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Old 04-18-2015, 09:08 AM   #41
BandB's Avatar
City: Fort Lauderdale
Country: USA
Join Date: Jan 2014
Posts: 14,338
Originally Posted by HeadMistress View Post
Fortunately, the noted TVA list does not include the main lakes used for commercial, and thus cruising, traffic; TN Tom, Pickwick, Wilson, Wheeler, Guntersville, etc.

That's because a) they aren't TVA lakes and b) they're all navigable interstate waterways...iow, rivers that eventually lead to the sea and under USCG jurisdiction (although state laws do apply as long as they don't supercede federal law).

Pickwick, Wheeler, Guntersville etc aren't bodies of dammed up water in otherwise non-navigable rivers, they're just very wide dammed up places in the navigable rivers. Dale Hollow Lake is the only NDZ in the Tenn-Tom system...which explains why pumpout facilities are VERY few and far between on the Tenn-Tom.

New York is another story...they've made just about everything but Niagara Falls an NDZ and it wouldn't surprise me if they're trying to figure out to do that.

NY York is another story...
Slight correction...The other lakes you mention are TVA reservoirs. But they are navigable rivers as well so don't fit the restrictions.

List of all TVA reservoirs here:

TVA: Reservoir Information

Now, to the mindset of all the NDZ's. There's a certain irony because these same lakes are where the local sewage treatment plant is generally emptying. So what is the difference? I think it's two fold and would love to hear your comments and opinion. First, it's the difficulty of telling whether the boat is dumping treated or untreated sewage. So, it's easier to say no discharge. Second, it seems to me to be a general lack of confidence in the quality of treatment by marine systems. Perhaps a belief one can't trust the operators to properly maintain them or perhaps just can't believe small systems could work so well. No system in place for inspection and testing.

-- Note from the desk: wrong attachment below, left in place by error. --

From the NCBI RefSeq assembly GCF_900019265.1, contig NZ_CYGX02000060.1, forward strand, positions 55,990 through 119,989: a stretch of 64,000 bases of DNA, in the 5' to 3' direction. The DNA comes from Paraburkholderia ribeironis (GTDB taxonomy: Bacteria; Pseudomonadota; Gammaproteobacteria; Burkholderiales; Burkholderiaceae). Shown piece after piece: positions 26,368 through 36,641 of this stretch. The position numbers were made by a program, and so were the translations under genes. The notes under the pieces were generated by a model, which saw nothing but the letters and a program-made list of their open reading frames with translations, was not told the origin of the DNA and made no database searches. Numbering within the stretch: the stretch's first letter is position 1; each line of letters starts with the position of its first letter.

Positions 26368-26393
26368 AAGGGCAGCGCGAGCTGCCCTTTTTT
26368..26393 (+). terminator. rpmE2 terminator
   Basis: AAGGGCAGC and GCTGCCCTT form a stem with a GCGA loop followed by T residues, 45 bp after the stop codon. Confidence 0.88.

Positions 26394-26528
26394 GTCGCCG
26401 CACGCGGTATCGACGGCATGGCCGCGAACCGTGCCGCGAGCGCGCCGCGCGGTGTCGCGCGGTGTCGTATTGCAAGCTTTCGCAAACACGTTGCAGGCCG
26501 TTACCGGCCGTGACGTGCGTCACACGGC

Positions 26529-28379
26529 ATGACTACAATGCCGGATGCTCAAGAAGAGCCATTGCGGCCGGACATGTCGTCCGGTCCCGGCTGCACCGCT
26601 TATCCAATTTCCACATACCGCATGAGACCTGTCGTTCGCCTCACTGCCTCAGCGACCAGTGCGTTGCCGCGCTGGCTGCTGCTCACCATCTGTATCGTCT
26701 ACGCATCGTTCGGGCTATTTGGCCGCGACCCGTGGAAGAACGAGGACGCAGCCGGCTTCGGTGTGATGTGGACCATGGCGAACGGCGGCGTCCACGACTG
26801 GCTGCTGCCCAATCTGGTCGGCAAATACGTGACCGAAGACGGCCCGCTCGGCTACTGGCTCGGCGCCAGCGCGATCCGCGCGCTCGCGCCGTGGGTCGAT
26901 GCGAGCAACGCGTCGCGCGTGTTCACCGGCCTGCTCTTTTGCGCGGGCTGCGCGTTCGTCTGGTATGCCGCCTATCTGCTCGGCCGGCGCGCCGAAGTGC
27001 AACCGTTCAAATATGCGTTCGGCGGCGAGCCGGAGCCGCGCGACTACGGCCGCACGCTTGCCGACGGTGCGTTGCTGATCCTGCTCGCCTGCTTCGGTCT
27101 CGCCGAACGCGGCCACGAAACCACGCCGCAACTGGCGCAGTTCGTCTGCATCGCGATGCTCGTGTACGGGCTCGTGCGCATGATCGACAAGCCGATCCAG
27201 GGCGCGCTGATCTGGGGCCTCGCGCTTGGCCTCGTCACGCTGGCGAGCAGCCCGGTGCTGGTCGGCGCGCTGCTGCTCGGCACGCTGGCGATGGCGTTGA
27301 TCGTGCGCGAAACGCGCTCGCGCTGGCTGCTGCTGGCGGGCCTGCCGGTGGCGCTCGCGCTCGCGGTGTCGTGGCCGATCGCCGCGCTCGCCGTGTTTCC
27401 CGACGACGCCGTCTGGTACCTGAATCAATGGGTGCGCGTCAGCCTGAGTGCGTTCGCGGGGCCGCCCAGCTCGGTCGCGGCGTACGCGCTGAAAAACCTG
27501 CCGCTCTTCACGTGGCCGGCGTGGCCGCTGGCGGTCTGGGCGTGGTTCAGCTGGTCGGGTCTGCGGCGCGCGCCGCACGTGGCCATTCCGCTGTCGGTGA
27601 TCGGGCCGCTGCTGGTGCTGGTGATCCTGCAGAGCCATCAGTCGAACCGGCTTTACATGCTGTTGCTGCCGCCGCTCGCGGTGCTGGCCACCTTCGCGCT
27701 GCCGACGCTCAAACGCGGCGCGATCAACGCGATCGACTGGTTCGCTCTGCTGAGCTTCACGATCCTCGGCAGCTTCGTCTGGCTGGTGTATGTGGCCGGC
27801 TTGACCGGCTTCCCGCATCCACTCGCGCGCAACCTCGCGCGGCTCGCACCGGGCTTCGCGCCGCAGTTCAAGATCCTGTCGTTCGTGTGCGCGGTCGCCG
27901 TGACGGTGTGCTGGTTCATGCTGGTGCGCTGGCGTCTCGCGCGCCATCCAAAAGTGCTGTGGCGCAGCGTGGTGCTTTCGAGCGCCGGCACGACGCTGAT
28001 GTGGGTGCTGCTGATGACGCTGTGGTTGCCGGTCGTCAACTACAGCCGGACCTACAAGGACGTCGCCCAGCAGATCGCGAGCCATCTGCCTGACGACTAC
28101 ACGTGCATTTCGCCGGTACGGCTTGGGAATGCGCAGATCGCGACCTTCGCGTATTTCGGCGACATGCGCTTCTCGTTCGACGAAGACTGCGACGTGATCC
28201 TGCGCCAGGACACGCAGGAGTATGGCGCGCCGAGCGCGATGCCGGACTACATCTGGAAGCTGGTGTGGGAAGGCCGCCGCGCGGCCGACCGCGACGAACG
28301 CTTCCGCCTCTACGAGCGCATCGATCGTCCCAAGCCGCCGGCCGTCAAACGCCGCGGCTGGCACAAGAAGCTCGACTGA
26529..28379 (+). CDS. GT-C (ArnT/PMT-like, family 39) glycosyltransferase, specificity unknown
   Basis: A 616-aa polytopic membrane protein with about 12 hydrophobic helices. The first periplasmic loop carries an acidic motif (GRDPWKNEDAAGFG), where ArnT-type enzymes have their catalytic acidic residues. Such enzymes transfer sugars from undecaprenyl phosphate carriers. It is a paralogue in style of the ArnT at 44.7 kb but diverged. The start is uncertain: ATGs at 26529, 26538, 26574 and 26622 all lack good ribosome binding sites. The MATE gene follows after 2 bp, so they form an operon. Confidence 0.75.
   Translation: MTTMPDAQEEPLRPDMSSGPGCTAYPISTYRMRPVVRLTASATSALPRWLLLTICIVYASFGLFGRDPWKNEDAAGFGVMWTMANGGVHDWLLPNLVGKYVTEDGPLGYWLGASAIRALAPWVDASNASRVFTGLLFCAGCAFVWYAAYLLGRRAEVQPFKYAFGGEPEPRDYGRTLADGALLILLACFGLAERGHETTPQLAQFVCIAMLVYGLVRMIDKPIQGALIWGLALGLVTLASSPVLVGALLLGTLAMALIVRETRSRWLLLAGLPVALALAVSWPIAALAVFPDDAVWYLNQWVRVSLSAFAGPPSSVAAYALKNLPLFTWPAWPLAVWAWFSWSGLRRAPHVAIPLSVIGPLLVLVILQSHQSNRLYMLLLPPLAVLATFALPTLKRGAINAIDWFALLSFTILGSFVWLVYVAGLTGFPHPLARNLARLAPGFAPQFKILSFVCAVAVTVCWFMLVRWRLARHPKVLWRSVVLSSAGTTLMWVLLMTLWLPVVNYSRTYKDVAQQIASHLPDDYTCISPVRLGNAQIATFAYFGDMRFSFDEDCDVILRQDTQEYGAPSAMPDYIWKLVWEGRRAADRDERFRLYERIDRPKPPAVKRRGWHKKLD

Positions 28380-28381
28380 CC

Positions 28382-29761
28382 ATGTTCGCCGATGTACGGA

Yet, technology has advanced amazingly over the years. People use watermakers and drink the water from the same lakes they're emptying into. Another irony is that so many of the homes along these lakes and rivers are not connected to any municipal sewage system and are using septic tanks themselves, many of those septic fields coming quite close to the water. Approximately 25% of the US population uses septic tanks today.

On a smaller boat, holding tanks and pumping of them is relatively practical. On a large boat with 2000 gallons of holding tanks and 12 people on board, then far less so. Many of the pump out stations aren't equipped for such volume on top of their other customers.

It's a complicated issue and doesn't seem to me anyone has found the complete answer yet.

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